Levins Tax Law
Schedule your initial consultation:

Experienced and Trusted
Representation From A Tax
Attorney And Former IRS Agent
And "BIG 4" Tax Partner

Photo of Attorney Gerard J. Levins

Employment taxes, part 2: the issue of worker classification

On Behalf of | May 15, 2014 | Tax Controversies

Last week we began discussing the rather complicated topic of employment taxes.

As we noted, the term “employment taxes” is often used interchangeably with another term, payroll taxes.

But the complexity concerning these taxes does not really come from the use of these synonyms. It comes from the fact that employment taxes refer to several different tax responsibilities that employers have.

These responsibilities do not only encompass federal income tax withholding, Social Security taxes and Medicare taxes. They also include federal unemployment taxes.

In this part of the post, let’s delve in more detail into Social Security and Medicare taxes.

These two taxes are closely related because they are both imposed by the same federal law. That law is the Federal Insurance Contributions Act (FICA).

These taxes generally apply to wages paid to employees in the United States. This normally remains the case regardless of the residency or citizenship status of the employer or employee.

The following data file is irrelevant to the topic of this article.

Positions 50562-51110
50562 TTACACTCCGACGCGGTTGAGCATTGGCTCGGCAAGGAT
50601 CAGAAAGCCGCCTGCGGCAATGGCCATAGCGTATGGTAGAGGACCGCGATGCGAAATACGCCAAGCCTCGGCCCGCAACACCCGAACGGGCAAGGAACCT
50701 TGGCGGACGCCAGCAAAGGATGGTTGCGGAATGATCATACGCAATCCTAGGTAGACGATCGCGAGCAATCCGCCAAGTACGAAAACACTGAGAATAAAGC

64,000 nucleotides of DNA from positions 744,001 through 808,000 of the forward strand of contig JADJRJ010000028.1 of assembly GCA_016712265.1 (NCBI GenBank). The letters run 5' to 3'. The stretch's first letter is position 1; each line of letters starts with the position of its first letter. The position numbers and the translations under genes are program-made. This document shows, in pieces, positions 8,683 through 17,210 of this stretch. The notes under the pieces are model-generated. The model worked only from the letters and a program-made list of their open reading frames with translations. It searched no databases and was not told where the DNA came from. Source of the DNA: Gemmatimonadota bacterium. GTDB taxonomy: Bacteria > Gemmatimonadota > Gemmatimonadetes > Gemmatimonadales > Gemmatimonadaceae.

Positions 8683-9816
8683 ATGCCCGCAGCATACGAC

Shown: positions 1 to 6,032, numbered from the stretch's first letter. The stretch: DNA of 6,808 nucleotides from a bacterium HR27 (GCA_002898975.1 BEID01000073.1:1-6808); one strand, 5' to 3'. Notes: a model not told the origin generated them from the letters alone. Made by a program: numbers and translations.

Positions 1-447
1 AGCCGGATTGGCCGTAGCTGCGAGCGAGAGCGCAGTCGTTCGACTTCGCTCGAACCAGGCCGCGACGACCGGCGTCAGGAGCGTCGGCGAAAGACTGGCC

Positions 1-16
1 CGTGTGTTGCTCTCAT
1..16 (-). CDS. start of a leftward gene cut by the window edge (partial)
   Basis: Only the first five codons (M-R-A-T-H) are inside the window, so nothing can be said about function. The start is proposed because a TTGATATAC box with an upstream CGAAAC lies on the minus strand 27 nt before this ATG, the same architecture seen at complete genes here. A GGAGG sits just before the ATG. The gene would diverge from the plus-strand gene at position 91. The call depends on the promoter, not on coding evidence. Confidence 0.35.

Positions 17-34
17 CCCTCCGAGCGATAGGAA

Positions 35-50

Employers are required to make deductions for these taxes from wage payments.

Of course, the tricky question that can easily arise is whether a particular worker has the status of employee or is merely an independent contractor. The FICA withholding requirements do not apply to contractors.

For years, the issue of worker classification has weighed on employers. On the one hand, there are strong financial pressures to keep employee headcount down by using contractors rather than employees.

But on the other hand, the IRS has been scrutinizing employers closely for possible worker misclassification. The IRS often audits employers, seeking to detect instances of employees who are wrongly classified as contractors.

Even if the IRS finds misclassification, that does not necessarily mean a particular employer intended to evade the law.

After all, determining employee status involves the consideration of many different factors. That is why the IRS devotes considerable space in its tax guide for employers to the question: who are employees?

Source: IRS.gov, “Publication 15, (Circular E), Employer’s Tax Guide,” Accessed May 15, 2014


FindLaw Network